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Delighted that your children have got the grades to head off to university? Less delighted perhaps when you read the figures that, according to recent research by the Institute for Fiscal Studies, the average debt for a student over the course of their studies is £51,000.

This figure includes tuition fees of £30,000, then there’s accommodation, utilities, food, travel, studying materials and everything else involved with being a student.

In fact, the overall student debt is a colossal £100bn – higher than the national credit card debt.

Added to which, the rate of interest on student loans is rising to 6.1%, while the Bank of England base rate remains at a mere 0.25%. This means the average student will have accumulated £5,800 worth of interest by the time they graduate.

The truth is 75% of those with loans won’t pay it all back, despite making repayments into their 50s, before the government write the debt off after 30 years.

It’s not surprising that many students have been deterred from going into higher education with the figure reaching the lowest in eight years.

Fortunately, parents often step in to the rescue. Research has found that 61% of parents are willing to help with the costs of university but as they rely on their own savings to do so, 20% of them will be jeopardising their financial health. Many totally underestimate the cost, believing it would be more like £23,000 than the reality of over £50,000. To provide the necessary funding, some sell shares or investments or even take out a bank loan.

But while parents may underestimate the amount of student debt, many overestimate how much it costs to invest in the stock market. There seems to be the perception that large sums of money are required to invest in stocks and shares. There are, however, investment company saving schemes, which start from as little as £25 a month, and spread the investment risk by investing your funds in a diversified portfolio of assets. A monthly investment of £25 over 18 years in a scheme with average returns would have the potential to grow to nearly £13,000. This would help cover at least some of the costs!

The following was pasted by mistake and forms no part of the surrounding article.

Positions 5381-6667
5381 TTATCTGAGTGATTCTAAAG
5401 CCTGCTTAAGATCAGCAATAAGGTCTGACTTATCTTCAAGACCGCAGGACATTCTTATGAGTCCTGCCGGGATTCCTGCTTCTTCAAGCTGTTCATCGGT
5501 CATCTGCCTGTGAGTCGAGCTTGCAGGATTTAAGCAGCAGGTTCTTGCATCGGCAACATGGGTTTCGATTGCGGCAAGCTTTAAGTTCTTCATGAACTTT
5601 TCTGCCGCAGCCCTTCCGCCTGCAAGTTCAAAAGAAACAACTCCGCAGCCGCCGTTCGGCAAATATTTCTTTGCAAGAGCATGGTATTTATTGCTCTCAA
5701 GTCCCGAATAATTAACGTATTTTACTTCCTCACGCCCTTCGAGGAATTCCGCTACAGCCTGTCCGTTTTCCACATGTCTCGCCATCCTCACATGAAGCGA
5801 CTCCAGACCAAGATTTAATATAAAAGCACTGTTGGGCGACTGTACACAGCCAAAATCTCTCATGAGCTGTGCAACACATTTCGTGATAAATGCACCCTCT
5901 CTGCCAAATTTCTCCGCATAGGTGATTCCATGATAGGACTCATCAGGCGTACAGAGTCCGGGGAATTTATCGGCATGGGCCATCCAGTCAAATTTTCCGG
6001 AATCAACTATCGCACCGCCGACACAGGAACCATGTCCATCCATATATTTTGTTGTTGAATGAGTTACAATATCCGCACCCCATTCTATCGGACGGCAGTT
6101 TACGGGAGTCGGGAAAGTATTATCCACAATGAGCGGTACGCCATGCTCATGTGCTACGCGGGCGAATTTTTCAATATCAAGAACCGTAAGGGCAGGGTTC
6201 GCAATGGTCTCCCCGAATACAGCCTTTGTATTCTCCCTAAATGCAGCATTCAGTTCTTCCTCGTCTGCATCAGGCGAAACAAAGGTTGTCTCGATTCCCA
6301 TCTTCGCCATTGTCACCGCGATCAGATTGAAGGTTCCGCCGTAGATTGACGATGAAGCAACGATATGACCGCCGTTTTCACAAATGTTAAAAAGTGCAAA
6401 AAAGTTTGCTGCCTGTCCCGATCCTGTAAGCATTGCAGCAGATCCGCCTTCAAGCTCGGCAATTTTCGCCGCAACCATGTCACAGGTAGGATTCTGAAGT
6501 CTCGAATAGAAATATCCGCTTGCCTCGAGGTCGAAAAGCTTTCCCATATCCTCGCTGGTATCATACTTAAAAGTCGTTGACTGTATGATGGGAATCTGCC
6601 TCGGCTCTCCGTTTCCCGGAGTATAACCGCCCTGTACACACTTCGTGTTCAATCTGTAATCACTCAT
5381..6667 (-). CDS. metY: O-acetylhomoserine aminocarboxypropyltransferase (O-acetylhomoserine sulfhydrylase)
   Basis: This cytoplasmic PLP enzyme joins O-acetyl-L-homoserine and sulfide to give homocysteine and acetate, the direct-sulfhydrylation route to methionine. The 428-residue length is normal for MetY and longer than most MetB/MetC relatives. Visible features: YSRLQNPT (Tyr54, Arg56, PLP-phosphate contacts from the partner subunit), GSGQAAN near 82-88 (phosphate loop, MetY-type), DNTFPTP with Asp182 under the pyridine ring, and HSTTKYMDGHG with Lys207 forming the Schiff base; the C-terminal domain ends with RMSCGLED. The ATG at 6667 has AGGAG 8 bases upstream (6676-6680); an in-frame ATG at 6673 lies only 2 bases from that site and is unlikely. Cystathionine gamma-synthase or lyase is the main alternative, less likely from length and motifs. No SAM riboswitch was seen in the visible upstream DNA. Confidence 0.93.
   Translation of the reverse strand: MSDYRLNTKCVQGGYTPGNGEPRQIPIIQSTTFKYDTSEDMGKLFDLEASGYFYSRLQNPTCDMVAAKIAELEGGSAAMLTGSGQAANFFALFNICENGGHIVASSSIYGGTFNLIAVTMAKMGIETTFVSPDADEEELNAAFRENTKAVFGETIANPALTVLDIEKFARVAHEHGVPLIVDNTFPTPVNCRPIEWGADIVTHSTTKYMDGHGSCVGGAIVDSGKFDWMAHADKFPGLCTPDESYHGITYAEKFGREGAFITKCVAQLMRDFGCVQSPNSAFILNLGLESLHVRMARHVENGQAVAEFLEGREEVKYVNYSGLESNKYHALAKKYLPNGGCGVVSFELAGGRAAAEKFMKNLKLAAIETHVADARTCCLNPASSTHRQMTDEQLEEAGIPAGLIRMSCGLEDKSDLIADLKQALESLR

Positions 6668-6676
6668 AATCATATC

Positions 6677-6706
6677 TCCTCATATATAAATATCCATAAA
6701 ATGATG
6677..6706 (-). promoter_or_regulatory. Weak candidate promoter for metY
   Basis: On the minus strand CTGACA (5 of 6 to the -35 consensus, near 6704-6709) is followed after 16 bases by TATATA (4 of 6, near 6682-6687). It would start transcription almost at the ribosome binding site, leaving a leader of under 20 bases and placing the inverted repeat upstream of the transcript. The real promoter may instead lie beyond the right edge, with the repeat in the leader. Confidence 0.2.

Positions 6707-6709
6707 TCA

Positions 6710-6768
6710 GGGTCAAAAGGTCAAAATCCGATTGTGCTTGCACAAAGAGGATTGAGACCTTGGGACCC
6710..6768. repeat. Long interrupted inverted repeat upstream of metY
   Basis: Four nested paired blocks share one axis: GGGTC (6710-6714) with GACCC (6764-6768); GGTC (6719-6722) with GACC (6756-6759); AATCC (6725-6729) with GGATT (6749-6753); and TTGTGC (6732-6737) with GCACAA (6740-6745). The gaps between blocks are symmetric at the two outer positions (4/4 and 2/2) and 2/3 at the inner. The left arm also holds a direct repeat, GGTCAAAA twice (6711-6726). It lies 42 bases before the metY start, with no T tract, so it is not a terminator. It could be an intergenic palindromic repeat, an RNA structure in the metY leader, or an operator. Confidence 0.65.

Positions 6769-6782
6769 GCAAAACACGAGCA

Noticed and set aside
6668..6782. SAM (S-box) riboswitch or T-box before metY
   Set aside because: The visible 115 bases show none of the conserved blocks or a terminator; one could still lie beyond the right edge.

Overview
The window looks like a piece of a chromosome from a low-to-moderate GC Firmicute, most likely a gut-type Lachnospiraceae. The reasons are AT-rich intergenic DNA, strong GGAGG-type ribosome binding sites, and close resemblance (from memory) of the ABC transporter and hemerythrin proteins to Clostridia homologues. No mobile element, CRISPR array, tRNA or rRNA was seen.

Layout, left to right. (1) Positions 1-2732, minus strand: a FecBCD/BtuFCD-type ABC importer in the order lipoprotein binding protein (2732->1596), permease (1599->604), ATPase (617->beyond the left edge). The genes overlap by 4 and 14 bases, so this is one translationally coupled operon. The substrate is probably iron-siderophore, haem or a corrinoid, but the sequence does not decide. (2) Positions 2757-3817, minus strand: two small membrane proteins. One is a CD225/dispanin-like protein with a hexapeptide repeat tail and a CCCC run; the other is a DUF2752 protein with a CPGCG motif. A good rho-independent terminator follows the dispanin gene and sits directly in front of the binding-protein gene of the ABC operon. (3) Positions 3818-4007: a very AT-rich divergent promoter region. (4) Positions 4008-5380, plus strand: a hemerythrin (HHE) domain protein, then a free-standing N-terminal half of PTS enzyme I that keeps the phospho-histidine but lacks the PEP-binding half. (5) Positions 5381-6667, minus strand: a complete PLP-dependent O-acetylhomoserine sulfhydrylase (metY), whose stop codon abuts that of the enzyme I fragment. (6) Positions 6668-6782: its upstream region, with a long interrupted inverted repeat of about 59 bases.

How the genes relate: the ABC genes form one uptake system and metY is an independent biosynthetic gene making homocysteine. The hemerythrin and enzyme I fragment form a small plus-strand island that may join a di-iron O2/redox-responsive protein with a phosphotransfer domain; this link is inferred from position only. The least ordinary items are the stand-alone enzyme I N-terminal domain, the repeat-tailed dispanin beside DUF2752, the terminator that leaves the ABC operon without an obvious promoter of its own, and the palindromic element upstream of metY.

The important factor is to start early and plan ahead. Some may even start saving before their child is born. And if you’re considering independent education for your children as well as hoping they go to university, that might sound sensible. But make sure you’re investing your money in the right place, not setting it aside somewhere where it has no potential to grow.

As well as the company investment schemes already mentioned, there are various other options you may wish to consider such as Junior ISAs, (the cash and stock and shares version) or accessing a lump sum from your pension pot. Your child may also have grandparents who wish to contribute to their education through gifting up to £3,000 a year or by setting up a trust.

It’s important to get the right option for you so do seek independent financial advice. This way, as your home becomes an empty nest, you can enjoy the fact your child is in higher education, without it meaning empty coffers as well!


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